Since operations against AQAP kicked off in early 2015, the UAE has attempted to avoid precisely the kind of open-ended rural counterinsurgency in which it is now engaged. Since 2015, US support has been focused mostly on the kinetic end of the spectrum: counterterrorism raids, conducting drone strikes against AQAP targets, and providing intelligence assets. It is far less clear whether Washington will provide any support to local UAE and Yemeni forces in terms of development or counterterrorism. For example, the Governor of Hadramawt commented in a Foreign Policy article that AQAP could only be defeated with more local-level counter-terrorism, intelligence, and development aid. In the future, it will be important to see whether the UAE and their local partners receive any more support from the US to support these types of operations.
In recent years, the UAE has sought to build up its military presence in East Africa, most notably through its 2015 acquisition of the deep-sea port and airbase at Assab in Eritrea following a breakdown in relations with neighboring Djibouti. How does the Assab base development fit into the context of the UAE’s growing footprint in East Africa, Horn of Africa, and Indian Ocean – has its development shifted the UAE’s strategic footprint in the region?
The speed with which the UAE managed to acquire its Assab base after losing access to another location in Djibouti is extremely impressive. It took Abu Dhabi only three weeks to secure Assab, and the scale of the base’s subsequent development in 2015 surprised many analysts. The UAE was already flying Mirage fighter jets out of Assab in early May, some six weeks after the start of the Gulf coalition air campaign in Yemen. The Assab base has been vital to the UAE’s entire operation in Yemen, serving as the key transshipment hub for troops and materiel destined for southern Yemen.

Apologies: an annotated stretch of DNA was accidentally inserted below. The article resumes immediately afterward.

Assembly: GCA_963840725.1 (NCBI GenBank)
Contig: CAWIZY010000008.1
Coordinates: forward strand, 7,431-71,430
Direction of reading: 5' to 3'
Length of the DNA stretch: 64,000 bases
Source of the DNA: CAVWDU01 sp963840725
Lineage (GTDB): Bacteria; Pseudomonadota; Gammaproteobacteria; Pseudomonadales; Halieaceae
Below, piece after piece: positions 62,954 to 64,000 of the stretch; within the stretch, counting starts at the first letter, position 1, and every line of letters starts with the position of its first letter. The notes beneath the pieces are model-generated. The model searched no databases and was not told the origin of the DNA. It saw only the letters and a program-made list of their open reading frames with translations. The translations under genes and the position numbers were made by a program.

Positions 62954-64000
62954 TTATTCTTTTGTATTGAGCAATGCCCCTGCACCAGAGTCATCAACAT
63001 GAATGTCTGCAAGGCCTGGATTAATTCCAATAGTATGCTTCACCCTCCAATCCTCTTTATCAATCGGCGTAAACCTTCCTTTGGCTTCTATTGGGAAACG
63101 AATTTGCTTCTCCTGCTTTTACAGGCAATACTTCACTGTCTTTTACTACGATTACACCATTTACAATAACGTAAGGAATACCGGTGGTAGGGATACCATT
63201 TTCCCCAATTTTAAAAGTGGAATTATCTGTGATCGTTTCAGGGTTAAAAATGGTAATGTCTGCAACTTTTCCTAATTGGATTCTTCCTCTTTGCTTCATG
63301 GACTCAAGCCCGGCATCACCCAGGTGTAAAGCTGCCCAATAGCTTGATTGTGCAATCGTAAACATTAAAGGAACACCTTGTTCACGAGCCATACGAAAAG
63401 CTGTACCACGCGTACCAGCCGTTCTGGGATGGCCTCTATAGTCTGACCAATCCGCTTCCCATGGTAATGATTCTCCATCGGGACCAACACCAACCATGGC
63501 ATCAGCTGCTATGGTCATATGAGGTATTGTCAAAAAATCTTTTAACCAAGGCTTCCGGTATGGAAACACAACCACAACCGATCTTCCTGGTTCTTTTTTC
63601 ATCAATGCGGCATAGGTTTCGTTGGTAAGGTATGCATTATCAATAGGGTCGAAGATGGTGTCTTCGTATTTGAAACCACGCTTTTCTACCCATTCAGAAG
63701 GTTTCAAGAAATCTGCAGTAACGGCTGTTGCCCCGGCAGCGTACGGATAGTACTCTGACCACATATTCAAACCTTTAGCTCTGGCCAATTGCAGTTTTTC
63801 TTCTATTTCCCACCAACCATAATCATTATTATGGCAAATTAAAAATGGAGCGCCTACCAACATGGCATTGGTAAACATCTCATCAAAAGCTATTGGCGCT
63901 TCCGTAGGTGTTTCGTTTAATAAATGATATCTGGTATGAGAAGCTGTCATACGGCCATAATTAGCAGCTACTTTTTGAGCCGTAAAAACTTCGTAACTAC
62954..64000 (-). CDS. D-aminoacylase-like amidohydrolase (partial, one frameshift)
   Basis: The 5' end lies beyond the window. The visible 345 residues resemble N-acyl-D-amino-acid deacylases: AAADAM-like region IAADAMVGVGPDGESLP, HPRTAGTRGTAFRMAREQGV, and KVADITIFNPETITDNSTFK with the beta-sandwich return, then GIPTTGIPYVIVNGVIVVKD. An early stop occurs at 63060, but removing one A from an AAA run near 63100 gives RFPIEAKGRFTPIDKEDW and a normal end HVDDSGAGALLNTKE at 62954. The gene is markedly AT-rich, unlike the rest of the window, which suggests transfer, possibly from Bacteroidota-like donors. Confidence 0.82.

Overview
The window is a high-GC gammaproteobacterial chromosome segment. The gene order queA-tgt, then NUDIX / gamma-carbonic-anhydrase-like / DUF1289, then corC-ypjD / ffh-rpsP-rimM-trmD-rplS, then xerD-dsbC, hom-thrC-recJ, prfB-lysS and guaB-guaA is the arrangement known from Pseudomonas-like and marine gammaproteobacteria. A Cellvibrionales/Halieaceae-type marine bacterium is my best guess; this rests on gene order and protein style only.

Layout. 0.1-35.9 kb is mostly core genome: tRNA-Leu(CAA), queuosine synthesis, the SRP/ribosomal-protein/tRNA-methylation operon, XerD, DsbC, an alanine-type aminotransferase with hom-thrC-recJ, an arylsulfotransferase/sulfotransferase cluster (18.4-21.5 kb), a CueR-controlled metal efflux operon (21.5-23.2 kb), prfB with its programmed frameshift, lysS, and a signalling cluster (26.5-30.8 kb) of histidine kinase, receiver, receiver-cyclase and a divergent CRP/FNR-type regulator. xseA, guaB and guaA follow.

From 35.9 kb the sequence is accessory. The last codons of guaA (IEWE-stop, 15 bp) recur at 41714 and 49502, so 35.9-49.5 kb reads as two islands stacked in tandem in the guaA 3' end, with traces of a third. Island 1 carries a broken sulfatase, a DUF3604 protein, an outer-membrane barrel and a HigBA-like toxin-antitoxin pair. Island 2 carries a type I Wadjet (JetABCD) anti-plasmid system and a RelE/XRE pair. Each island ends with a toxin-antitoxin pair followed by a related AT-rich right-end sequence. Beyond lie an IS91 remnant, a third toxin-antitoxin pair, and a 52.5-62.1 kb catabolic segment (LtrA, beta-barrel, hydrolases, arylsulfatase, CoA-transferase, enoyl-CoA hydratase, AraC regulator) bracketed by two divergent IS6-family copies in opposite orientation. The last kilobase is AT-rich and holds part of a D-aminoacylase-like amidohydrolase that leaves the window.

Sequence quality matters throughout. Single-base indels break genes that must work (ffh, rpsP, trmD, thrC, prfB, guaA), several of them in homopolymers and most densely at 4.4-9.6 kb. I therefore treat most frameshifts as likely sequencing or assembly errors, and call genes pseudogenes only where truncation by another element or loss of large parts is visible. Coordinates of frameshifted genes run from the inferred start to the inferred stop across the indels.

Since that period of rapid development, Abu Dhabi has used the Assab base to sustain its entire military operation in Yemen. As a result of conducting as a result of independently conducting these long-range expeditionary operations for the first time, Emirati policymakers have come to appreciate the critical importance of the Bab al-Mandeb and Indian Ocean sea-lanes for the UAE, not only in terms of sustaining its operations in Yemen but also for the federation as a whole. For example, these sea-lanes are critical for maintaining the port in Jebel Ali, near Dubai, as they key Middle East logistics and trade hub. From this understanding emerged a new phase of Emirati expansion and power projection. The UAE is constructing a new airfield and naval facility on Yemen’s Perim Island, directly on the Bab al-Mandeb between Eritrea and Djibouti. It is also developing a number of bases or forward operating locations along the southern Yemeni coast and Socotra Island. Across the Bab al-Mandeb Straits in the Horn of Africa, the UAE’s Dubai Ports World also operates a major port in Berbera, just across the Gulf of Aden from Yemen in Somaliland, and has begun to develop an airfield and naval base there. P&O, another Emirati port operator, also won a contract to develop a port in in northeastern Somalia’s Puntland region.